Term 1

Making Connections – 30 credits

This module examines making practices as primary ways in which humans engage with the world at large. Students will experiment with a variety of practices, where possible performing every step of production from first principles to finished product, so as to explore, and reflect upon the many ways in which making entangles us with the world. Informed by theory, students will consider aesthetics, craft, materials, place and the role, if any, of the sacred.

Engaging with Ecology – 30 credits

This foundational module aims to provoke in students a greater understanding of our dire ecological predicament, its urgency and its historical and philosophical origins. Building on different practices of paying attention to and engaging with the world about us, it introduces critical terms and maps out key developments in ecological thought from various transdisciplinary perspectives.

Term 2

Living Together – 30 credits

This module examines the social and ecological implications of living together and asks what it means to belong in community. It seeks to understand how communities at once include and exclude, through the often invisible exercise of power. It considers the implications of extending the definition of community to include the more-than-human and investigates the role of structure and ritual in maintaining community.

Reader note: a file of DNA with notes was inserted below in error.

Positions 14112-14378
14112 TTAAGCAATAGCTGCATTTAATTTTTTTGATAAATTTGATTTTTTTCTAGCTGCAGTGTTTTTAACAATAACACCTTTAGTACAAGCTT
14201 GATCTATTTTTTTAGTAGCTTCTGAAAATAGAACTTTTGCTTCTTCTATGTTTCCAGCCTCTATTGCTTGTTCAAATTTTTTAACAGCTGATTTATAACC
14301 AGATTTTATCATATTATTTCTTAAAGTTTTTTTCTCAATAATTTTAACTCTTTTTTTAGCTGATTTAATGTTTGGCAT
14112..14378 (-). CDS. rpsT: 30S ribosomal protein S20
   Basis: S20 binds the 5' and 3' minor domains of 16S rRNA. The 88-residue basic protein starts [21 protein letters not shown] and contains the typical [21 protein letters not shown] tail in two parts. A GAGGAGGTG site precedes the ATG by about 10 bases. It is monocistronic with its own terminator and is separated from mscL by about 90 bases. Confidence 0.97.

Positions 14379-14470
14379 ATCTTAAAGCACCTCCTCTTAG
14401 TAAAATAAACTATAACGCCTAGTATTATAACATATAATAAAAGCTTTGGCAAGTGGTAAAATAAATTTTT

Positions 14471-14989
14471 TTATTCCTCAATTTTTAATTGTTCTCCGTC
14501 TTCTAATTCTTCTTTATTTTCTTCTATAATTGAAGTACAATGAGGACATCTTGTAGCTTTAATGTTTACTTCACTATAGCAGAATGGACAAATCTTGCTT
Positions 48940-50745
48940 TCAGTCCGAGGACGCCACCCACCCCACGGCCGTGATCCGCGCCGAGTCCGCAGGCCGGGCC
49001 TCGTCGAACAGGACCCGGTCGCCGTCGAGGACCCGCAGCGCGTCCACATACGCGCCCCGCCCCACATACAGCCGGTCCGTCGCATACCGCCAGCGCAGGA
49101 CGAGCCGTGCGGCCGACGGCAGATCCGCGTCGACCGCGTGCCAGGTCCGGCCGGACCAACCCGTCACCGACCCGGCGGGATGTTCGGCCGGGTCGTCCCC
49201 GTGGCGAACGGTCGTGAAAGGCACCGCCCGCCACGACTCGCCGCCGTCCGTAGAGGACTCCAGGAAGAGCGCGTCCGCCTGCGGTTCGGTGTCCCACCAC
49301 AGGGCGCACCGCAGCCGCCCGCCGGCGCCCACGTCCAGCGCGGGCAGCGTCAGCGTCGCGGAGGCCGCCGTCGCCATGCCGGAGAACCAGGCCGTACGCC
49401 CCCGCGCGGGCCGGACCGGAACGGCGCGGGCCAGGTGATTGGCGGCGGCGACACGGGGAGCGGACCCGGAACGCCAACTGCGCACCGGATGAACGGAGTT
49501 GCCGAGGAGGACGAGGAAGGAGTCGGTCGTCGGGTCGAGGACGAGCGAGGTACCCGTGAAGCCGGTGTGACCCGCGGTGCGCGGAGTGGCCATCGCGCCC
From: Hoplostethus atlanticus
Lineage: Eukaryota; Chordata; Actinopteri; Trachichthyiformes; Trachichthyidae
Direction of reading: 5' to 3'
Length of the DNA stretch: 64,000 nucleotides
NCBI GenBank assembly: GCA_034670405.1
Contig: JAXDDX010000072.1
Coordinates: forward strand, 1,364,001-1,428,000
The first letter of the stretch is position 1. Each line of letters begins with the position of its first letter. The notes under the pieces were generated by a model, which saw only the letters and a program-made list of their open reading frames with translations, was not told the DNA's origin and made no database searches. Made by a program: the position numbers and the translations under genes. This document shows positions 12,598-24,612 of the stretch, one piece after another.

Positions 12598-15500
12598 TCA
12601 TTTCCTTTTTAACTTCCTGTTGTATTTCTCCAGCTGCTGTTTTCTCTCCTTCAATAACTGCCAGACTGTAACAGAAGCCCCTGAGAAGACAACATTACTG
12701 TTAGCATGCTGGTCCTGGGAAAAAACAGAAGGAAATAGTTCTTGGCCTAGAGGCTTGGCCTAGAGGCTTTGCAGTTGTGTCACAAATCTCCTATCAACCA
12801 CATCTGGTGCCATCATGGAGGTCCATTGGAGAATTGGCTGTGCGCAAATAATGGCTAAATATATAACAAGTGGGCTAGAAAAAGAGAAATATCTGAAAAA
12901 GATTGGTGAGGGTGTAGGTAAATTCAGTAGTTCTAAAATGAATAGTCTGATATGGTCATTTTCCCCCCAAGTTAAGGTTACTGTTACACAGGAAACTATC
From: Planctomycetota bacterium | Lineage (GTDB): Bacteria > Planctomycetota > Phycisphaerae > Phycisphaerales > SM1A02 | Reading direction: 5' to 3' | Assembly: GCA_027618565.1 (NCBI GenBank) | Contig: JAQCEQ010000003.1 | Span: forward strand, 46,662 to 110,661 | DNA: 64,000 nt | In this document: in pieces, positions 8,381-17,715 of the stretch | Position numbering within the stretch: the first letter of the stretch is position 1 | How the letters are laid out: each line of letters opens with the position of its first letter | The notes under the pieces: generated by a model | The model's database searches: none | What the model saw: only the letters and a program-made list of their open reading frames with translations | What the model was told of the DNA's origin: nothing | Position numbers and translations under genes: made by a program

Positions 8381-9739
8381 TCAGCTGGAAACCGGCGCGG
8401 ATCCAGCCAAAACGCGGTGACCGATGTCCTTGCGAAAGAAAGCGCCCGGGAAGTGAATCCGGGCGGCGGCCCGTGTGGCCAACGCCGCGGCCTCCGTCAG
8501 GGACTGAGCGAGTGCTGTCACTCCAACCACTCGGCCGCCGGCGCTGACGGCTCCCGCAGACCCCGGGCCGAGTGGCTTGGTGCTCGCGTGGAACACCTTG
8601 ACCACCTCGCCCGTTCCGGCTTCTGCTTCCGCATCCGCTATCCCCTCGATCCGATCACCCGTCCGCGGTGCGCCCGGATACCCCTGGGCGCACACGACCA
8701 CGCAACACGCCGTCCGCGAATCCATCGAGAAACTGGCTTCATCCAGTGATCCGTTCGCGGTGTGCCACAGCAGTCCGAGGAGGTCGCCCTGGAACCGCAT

The Ecological Self – 30 credits

This module considers the significance of the self in creating, maintaining or resolving the ecological crisis. It critiques Western notions of the self and experiments with and evaluates practices that may engender a more ecological self. In the light of theories of change and the post-activist critique, it then asks students to reflect on how they might best go on to act as ecological selves in service of a just world.

Term 3

Dissertation – 60 credits

Dissertations are 15,000 words long and are based on students’ original research (which can be literature or field based). Students will be free to develop their own ideas for subject areas in consultation with their dissertation supervisor, provided they meet the learning objectives of the module.

watch: overview of the engaged ecology programme

entry requirements

Qualification(s) required for entry to the MA

BA/BSc (Honours) Degree
A good first degree of UK 2.1 equivalent or higher in any subject, but preferably in the Humanities, Social or Natural Sciences. Where the degree is not obviously related to the programme candidates may be required to submit examples of their academic writing. In exceptional circumstances we will consider applications from candidates without a first degree, provided they can demonstrate an equivalent level of experience.

Other non-standard awards or experience
A willingness to play a part in the interrogating and co-creating of Engaged Ecology as an evolving discipline. Candidates will be considered with prior credited learning and prior experiences subject to interview.*

Interview requirements